Taking psychoactive drugs can mirror near death experiences, study shows

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In a fascinating new study, [near-death experience] stories were compared linguistically with anecdotes of drug experience in order to identify a drug that causes an experience most like a near-death experience. What is remarkable is how precise a tool this turned out to be. Even though the stories were open-ended subjective accounts often given many years after the fact, the linguistic analysis focused down not only to a specific class of drugs, but also to a specific drug.

When recollections of drug effects were compared with NDEs, stories about hallucinogens and psychedelics had the greatest similarities to NDEs, and the drug that scored the highest similarity to NDEs was the hallucinogen ketamine. The word most strongly represented in descriptions of both NDEs and ketamine experiences was “reality,” highlighting the sense of presence that accompanies NDEs.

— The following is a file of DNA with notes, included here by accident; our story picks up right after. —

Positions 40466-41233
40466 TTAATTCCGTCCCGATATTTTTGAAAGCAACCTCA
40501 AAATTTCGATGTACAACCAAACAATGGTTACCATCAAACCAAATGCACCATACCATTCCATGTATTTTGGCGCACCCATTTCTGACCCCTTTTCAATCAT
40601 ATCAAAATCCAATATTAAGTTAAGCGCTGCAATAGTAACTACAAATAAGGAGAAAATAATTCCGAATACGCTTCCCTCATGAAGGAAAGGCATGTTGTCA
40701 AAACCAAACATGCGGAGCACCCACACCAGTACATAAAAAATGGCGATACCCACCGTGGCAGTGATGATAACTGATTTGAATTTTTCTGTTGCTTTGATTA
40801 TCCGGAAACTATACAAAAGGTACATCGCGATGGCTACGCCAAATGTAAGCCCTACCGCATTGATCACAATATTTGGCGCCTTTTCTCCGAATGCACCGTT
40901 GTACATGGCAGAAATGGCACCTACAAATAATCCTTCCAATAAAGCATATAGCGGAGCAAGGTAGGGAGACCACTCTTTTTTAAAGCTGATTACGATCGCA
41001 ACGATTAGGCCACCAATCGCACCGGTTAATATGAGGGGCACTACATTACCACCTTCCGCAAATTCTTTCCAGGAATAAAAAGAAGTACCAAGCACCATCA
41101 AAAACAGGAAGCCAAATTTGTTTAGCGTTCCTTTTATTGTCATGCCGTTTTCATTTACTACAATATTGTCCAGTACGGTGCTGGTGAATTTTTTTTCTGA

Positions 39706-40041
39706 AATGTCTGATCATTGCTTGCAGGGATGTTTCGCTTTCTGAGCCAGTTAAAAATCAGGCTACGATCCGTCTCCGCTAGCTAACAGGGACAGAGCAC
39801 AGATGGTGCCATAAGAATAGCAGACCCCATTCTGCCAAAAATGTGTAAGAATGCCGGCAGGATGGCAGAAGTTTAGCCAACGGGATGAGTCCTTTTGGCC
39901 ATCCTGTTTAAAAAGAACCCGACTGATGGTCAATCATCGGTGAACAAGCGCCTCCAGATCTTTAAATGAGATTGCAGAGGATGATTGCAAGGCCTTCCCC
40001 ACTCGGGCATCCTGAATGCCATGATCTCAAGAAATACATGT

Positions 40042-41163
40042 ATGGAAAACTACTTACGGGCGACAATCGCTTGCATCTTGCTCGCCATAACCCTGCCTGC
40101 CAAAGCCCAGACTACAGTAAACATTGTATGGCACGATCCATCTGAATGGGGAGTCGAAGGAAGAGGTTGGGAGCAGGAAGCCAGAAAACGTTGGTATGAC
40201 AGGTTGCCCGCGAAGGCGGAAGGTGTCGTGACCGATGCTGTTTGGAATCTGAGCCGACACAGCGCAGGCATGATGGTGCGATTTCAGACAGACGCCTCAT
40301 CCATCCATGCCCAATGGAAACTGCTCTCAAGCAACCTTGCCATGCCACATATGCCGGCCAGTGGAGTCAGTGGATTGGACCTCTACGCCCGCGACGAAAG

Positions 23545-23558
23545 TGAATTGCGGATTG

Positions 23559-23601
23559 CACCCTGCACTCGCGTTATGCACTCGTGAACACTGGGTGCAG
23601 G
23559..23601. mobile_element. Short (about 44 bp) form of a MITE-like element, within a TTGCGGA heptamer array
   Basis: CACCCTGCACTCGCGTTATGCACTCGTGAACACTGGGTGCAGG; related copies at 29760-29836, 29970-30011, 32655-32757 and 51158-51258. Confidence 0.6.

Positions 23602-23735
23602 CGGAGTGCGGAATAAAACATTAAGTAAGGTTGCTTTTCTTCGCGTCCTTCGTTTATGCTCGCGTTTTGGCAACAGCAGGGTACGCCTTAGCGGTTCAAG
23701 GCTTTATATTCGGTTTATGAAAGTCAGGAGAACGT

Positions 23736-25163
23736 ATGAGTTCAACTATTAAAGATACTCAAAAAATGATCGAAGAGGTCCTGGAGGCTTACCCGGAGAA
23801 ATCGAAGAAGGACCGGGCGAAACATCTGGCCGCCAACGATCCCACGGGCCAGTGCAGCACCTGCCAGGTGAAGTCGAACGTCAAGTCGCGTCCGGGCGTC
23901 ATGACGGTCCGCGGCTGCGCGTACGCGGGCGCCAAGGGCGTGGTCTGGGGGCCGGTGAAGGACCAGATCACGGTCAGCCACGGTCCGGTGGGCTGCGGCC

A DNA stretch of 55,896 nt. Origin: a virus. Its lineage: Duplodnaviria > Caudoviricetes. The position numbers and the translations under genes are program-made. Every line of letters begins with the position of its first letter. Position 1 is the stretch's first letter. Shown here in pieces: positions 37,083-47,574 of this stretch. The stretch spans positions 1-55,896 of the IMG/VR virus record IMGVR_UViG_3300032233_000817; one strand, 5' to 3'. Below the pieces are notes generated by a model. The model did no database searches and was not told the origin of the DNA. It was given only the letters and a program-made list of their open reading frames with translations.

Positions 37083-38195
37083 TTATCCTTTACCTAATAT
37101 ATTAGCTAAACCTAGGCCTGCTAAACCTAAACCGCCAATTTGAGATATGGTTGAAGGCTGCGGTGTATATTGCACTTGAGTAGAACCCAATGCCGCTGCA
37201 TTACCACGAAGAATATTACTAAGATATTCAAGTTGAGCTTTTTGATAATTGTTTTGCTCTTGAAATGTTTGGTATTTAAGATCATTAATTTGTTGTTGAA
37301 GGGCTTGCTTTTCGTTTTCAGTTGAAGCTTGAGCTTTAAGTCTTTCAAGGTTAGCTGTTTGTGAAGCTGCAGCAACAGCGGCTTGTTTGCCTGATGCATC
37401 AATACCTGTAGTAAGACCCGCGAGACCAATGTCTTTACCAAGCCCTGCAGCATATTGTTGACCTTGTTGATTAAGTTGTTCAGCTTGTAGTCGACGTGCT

Related article:  Does a higher IQ lead to a better, happier life?

Because near-death experiences (NDEs) can be transformational and have profound and lasting effects on those who experience them, including a sense of fearlessness about death, the authors propose that ketamine could be used therapeutically to induce an NDE-like state in terminally ill patients as a “preview” of what they might experience, so as to relieve their anxieties about death.

Read full, original post: New Clues Found in Understanding Near-Death Experiences

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